Laptop Mode Tools
|Summary help replacing me|
|Overview of the Laptop Mode Tools power management suite for notebooks.|
|Laptop Mode Tools|
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|Less Watts - Official Site|
| Laptop - ArchWiki
- 1 Preface
- 2 Installation
- 3 Configuration
- 4 Tips and tricks
- 5 Troubleshooting
The Linux kernel, starting from version 2.6.6, contains a feature called laptop mode. This feature is also present in the Linux 2.4 series starting from version 2.4.23. When enabled, the kernel allows the hard drive to spin down more often, resulting in significant power savings. Laptop Mode Tools (LMT) evolved from a simple program that controlled the hard drives to a centralized power saving solution providing a wide selection of options and can perform a number of varying power saving functions across separate subsystems simultaneously. Combined with acpid, cpufrequtils and pm-utils, LMT provides most users with a complete notebook power management suite.
Configuration is handled through the primary configuration file Template:Filename and through the configuration of dozens of feature-specific files in Template:Filename. Recent versions of LMT are able to automatically enable commonly used Template:Filename settings by way of the Template:Codeline variable in Template:Filename.
For this you need to have hdparm and/or sdparm installed. See Hdparm.
Spinning down the hard drive through Template:Codeline values saves power and makes everything a lot more quiet. By using the readahead function you can allow the drives to spin down more often even though you are using the computer. LMT can also establish Template:Codeline values. The maximum hard drive power saving is 1 and the minimum is 254. Set this value to 254 when on AC and 1 when on battery. If you find that normal activity hangs often while waiting for the disk to spin up, it might be a good idea to set it to a higher value (eg. 128) which will make it spin down less often. Template:Codeline and Template:Codeline values are configured in Template:Filename.
For ext4 (and ext3) partitions you might want to add a commit value to your mount options in Template:Filename. For example:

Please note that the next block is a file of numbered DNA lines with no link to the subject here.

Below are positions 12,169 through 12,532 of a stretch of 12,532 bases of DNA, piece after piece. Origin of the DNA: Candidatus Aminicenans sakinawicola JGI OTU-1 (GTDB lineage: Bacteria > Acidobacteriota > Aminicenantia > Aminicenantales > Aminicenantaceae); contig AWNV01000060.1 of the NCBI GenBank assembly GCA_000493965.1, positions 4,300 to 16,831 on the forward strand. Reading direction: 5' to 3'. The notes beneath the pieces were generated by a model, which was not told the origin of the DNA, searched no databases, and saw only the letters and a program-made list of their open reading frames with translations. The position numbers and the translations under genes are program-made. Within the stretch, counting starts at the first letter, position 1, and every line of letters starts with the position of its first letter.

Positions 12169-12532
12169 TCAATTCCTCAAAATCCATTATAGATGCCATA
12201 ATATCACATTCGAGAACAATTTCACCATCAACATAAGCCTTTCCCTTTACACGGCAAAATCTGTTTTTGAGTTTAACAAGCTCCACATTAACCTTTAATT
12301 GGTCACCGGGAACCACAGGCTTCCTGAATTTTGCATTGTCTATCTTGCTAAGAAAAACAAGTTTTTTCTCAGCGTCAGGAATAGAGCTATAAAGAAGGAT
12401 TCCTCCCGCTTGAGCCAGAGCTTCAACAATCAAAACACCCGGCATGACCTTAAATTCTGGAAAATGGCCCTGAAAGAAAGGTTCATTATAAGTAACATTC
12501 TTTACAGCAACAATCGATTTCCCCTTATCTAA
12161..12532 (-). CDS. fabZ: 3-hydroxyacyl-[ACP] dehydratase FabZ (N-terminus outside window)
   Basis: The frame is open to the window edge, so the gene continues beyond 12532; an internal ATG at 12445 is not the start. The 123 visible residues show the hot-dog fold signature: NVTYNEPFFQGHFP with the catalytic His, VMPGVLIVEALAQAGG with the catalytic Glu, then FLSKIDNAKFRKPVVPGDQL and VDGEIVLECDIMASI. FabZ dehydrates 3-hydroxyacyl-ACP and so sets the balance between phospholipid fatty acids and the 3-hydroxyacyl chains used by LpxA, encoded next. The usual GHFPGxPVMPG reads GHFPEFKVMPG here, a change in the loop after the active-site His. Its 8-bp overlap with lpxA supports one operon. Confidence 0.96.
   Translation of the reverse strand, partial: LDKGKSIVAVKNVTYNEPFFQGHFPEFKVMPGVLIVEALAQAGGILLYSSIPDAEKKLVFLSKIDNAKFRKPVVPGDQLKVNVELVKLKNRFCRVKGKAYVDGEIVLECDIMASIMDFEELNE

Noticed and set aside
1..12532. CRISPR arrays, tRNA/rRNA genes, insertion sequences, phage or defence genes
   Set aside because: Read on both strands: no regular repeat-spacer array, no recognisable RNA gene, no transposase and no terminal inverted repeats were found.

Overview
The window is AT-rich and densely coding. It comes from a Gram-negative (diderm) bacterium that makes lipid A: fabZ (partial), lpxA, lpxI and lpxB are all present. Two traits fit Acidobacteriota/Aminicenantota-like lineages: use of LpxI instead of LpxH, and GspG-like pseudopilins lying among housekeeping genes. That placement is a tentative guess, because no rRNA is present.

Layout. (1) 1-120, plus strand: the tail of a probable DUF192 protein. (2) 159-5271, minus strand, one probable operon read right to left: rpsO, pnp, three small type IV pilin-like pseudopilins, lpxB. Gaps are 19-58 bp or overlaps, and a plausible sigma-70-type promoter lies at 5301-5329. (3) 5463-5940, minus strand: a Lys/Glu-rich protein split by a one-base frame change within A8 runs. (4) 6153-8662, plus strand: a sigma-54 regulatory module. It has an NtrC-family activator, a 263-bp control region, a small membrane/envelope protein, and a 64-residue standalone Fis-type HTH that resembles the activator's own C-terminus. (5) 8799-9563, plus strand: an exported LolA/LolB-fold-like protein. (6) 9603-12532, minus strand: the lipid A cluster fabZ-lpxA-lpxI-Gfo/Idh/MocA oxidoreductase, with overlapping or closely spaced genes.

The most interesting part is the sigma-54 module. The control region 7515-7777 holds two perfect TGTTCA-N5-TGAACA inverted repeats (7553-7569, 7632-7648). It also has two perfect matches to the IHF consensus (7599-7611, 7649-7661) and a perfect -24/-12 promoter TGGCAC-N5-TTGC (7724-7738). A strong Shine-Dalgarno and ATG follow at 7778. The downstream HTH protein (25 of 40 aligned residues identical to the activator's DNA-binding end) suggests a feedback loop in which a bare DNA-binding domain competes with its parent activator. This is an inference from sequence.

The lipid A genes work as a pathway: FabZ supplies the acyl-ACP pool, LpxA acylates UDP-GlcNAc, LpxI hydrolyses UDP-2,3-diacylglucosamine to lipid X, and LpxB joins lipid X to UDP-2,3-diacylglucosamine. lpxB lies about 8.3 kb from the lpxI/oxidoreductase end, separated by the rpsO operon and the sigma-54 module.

/dev/sda2 / ext4 defaults,noatime,commit=600 0 0
This keeps the journaling program jbd2 from accessing your disc every few seconds, instead the disc journal gets updated every 10 minutes (BEWARE: with this setting you could lose up to 10 minutes of work). Also be sure not to use the Template:Codeline mount option, use Template:Codeline or Template:Codeline instead.
For this you need to have a CPU frequency driver installed. See CPU Frequency Scaling.
# cpufreq.conf # ThinkPad T40/T42/T60 Example # CONTROL_CPU_FREQUENCY=1 BATT_CPU_MAXFREQ=fastest BATT_CPU_MINFREQ=slowest BATT_CPU_GOVERNOR=ondemand BATT_CPU_IGNORE_NICE_LOAD=1 LM_AC_CPU_MAXFREQ=fastest LM_AC_CPU_MINFREQ=slowest LM_AC_CPU_GOVERNOR=ondemand LM_AC_CPU_IGNORE_NICE_LOAD=1 NOLM_AC_CPU_MAXFREQ=fastest NOLM_AC_CPU_MINFREQ=slowest NOLM_AC_CPU_GOVERNOR=ondemand NOLM_AC_CPU_IGNORE_NICE_LOAD=0 CONTROL_CPU_THROTTLING=0
- See CPU Frequency Scaling for details on how to setup the needed kernel modules.
Device and bus
- Enable the Intel SATA AHCI controller Aggressive Link Power Management feature to set the disk link into a very low power mode in the absence of disk IO.
# intel-sata-powermgmt.conf # ThinkPad T40/T42/T60 Example # DEBUG=0 CONTROL_INTEL_SATA_POWER=1 BATT_ACTIVATE_SATA_POWER=1 LM_AC_ACTIVATE_SATA_POWER=1 NOLM_AC_ACTIVATE_SATA_POWER=0
# usb-autosuspend.conf # ThinkPad T40/T42/T60 Example # DEBUG=0 CONTROL_USB_AUTOSUSPEND=1 BATT_SUSPEND_USB=1 LM_AC_SUSPEND_USB=1 NOLM_AC_SUSPEND_USB=0 AUTOSUSPEND_TIMEOUT=2
Display and graphics
- Available brightness values for certain laptops can can be obtained by running following two commands:
$ cat /proc/acpi/video/VID/LCD/brightness
For ThinkPad notebooks, minimum brightness values can be obtained by running one of the following two commands: